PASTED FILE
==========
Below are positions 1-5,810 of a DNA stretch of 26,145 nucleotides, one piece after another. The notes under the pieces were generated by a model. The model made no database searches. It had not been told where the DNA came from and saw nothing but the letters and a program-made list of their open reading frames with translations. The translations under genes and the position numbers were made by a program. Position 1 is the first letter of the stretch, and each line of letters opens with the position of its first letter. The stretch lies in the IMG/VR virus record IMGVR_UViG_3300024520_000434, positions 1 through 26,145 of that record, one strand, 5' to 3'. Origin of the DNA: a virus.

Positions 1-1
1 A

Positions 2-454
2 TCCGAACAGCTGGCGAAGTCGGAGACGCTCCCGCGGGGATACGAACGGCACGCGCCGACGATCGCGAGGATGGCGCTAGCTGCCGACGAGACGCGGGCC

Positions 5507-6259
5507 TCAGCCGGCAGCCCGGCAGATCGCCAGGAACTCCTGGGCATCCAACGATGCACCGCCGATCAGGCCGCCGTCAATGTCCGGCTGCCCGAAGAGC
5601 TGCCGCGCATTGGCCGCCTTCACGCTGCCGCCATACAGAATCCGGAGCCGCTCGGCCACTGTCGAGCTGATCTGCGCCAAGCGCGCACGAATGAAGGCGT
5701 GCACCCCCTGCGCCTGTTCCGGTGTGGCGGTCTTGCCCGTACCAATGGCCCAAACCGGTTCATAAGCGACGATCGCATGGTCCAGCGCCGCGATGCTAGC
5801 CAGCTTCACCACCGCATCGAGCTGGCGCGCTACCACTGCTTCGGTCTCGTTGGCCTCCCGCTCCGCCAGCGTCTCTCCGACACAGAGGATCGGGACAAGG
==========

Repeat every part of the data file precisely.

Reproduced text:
Below are positions 1-5,810 of a DNA stretch of 26,145 nucleotides, one piece after another. The notes under the pieces were generated by a model. The model made no database searches. It had not been told where the DNA came from and saw nothing but the letters and a program-made list of their open reading frames with translations. The translations under genes and the position numbers were made by a program. Position 1 is the first letter of the stretch, and each line of letters opens with the position of its first letter. The stretch lies in the IMG/VR virus record IMGVR_UViG_3300024520_000434, positions 1 through 26,145 of that record, one strand, 5' to 3'. Origin of the DNA: a virus.

Positions 1-1
1 A

Positions 2-454
2 TCCGAACAGCTGGCGAAGTCGGAGACGCTCCCGCGGGGATACGAACGGCACGCGCCGACGATCGCGAGGATGGCGCTAGCTGCCGACGAGACGCGGGCC

Positions 5507-6259
5507 TCAGCCGGCAGCCCGGCAGATCGCCAGGAACTCCTGGGCATCCAACGATGCACCGCCGATCAGGCCGCCGTCAATGTCCGGCTGCCCGAAGAGC
5601 TGCCGCGCATTGGCCGCCTTCACGCTGCCGCCATACAGAATCCGGAGCCGCTCGGCCACTGTCGAGCTGATCTGCGCCAAGCGCGCACGAATGAAGGCGT
5701 GCACCCCCTGCGCCTGTTCCGGTGTGGCGGTCTTGCCCGTACCAATGGCCCAAACCGGTTCATAAGCGACGATCGCATGGTCCAGCGCCGCGATGCTAGC
5801 CAGCTTCACCACCGCATCGAGCTGGCGCGCTACCACTGCTTCGGTCTCGTTGGCCTCCCGCTCCGCCAGCGTCTCTCCGACACAGAGGATCGGGACAAGG